Past exhibitions addressing incarceration and art

Inside Out. Atlantic Cape Community College Art Gallery February 6 through March 10, 2018.

This exhibition includes my work along with four artists who are currently incarcerated at various prisons throughout the United States: Christopher Bujanda, Steve Fegan, Jesse Osmun and Jerome Washington. I am exhibiting monoprints, paintings, bronzes and two sculptures made from the letters of prisoners that I receive in the project Prisoner Express.  , at Atlantic Cape Community College Art Gallery
Atlantic Cape Community College gallery installation shot – Christopher Bujanda on right and left; Treacy Ziegler in center

Without the wall.  Philadelphia City Hall, June 2014.

(After the exhibition at Rosenfeld Gallery – see below – this exhibition traveled to City Hall and was renamed “Without the wall.”

An exhibition of 50 artists – half who are incarcerated and half not.  The artists were asked to create a painting/drawing/sculpture on a 6″ circular panel.  The question for the audience was, “Can you view this work without asking the question, “Who did it?”

Review of this exhibition in Artblog

Art, alibi and an anonymous we:  Rosenfeld Gallery, Arch Street, Philadelphia, PA March – February 2014

My original question in this show is: CAN we experience art without the story of the artist?  My question is can instead of should.
This question evolved out of my experience in teaching art in several high security prisons.  The first prisoner I met, surprisingly, was a man in a remote Ohio prison who received a MFA from Tyler School of Art.  He is serving a life sentence.    
Fred, the prisoner,  and I have had many intense conversations about art and making art.  I asked him once, “Do you think anyone, other than your family and friends, experiences your work without putting it into the context of  “prisoner art?”  He answered, “No, and that is why I never put my work into prisoner art shows.”    It was out of our conversations that I developed this show.  When I met Fred, we coincidentally were both working on 6” circle paintings.
In this show,  I asked 55 artists, half of whom are incarcerated and half of whom are NOT incarcerated (many Pennsylvania Academy of FIne Arts alumni) to create a work of art in a 6” circle to be presented anonymously.
Of course, story creeps in.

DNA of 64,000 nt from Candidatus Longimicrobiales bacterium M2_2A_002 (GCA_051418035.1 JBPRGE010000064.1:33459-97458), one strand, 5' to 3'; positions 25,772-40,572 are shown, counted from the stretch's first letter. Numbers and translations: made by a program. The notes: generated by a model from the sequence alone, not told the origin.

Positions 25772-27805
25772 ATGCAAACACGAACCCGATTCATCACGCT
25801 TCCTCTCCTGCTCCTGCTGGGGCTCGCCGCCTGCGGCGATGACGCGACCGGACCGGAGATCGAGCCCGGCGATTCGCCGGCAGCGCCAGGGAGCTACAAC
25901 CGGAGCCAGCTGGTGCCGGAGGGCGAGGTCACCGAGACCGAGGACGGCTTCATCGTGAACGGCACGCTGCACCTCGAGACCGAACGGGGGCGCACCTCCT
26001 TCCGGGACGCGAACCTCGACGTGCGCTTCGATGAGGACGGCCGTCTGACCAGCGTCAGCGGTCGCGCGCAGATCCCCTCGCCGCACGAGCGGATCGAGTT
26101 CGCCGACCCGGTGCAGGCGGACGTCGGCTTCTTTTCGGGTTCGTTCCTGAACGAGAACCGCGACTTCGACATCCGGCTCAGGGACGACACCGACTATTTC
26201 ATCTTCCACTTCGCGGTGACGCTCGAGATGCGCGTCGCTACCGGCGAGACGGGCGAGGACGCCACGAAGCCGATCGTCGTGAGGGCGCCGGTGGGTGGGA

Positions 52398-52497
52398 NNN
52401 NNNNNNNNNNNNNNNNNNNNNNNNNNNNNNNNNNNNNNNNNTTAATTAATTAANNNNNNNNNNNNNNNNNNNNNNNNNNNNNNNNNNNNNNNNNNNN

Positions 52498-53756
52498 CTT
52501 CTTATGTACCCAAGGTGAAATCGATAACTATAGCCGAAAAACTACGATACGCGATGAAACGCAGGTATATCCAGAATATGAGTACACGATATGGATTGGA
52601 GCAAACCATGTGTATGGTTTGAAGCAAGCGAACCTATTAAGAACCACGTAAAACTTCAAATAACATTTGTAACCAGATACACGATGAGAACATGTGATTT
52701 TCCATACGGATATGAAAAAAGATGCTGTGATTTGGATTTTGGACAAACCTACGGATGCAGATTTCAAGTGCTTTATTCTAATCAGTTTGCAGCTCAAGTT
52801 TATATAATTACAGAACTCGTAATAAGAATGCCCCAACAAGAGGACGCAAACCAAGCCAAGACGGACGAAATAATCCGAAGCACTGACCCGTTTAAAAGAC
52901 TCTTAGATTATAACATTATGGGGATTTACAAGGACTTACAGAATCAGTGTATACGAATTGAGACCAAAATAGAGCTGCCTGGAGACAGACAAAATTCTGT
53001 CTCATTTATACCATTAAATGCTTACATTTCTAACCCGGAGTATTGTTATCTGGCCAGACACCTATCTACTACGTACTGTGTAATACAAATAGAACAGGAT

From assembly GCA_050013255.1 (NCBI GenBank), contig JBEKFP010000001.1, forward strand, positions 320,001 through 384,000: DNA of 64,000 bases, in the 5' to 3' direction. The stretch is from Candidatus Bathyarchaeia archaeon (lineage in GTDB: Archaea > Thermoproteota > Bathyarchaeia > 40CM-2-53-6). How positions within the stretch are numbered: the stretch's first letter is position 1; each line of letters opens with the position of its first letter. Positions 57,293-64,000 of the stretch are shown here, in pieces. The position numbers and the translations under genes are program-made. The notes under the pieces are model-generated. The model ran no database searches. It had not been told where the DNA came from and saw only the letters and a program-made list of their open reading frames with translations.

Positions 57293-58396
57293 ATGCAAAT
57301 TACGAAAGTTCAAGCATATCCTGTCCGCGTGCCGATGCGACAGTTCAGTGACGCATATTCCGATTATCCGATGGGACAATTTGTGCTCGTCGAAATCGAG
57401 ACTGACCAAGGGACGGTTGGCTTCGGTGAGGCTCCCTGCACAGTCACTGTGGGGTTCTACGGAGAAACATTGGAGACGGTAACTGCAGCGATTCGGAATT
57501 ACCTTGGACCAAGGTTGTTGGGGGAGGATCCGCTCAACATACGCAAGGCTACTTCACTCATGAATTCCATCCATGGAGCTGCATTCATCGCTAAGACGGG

In presenting this work, I wanted the viewer to experience this anonymous art beyond viewing it on the wall.  I wanted the work to invade the space of the viewer.
I decided to hang the paintings in row formation, thus, making the backs visible to the viewer. Not wanting to leave the backs blank,  I, therefore,  attached the art sent to me from prisoners all over the United States – I have contact with a network of 2300 prisoners (the network has grown to include 9000 prisoners in 2020) through the Center For Transformative Action, living in various US prisons to whom I write on an on-going basis.  The relationship between the circle and the back of the frame is random.
On the framed backs of the circles,  I used additional prisoner art work, some of my own artwork, and letters I received from prisoners.  For an example, on the back of one frame is the varnished letter of Gabriel, a prisoner living in solitary confinement and to whom I sent a copy of Rilke’s poem, This is the Creature:
“This is the creature that had never been…….
Not there because they loved it, it behaved
as though it were. They always left some space.
And in that clear unpeople space they saved
it lightly reared it head, with scarce a trace
of not being there. They fed it, not with corn,
but only with the possibility of being……”
Gabriel writes to me:
“I want you to show me the “possibility of being”.  I could do it myself, but you have more experience.  That is all.”
The story creeps in.
 I don’t know if Fred’s art will ever be seen as “art” or “prisoner art.”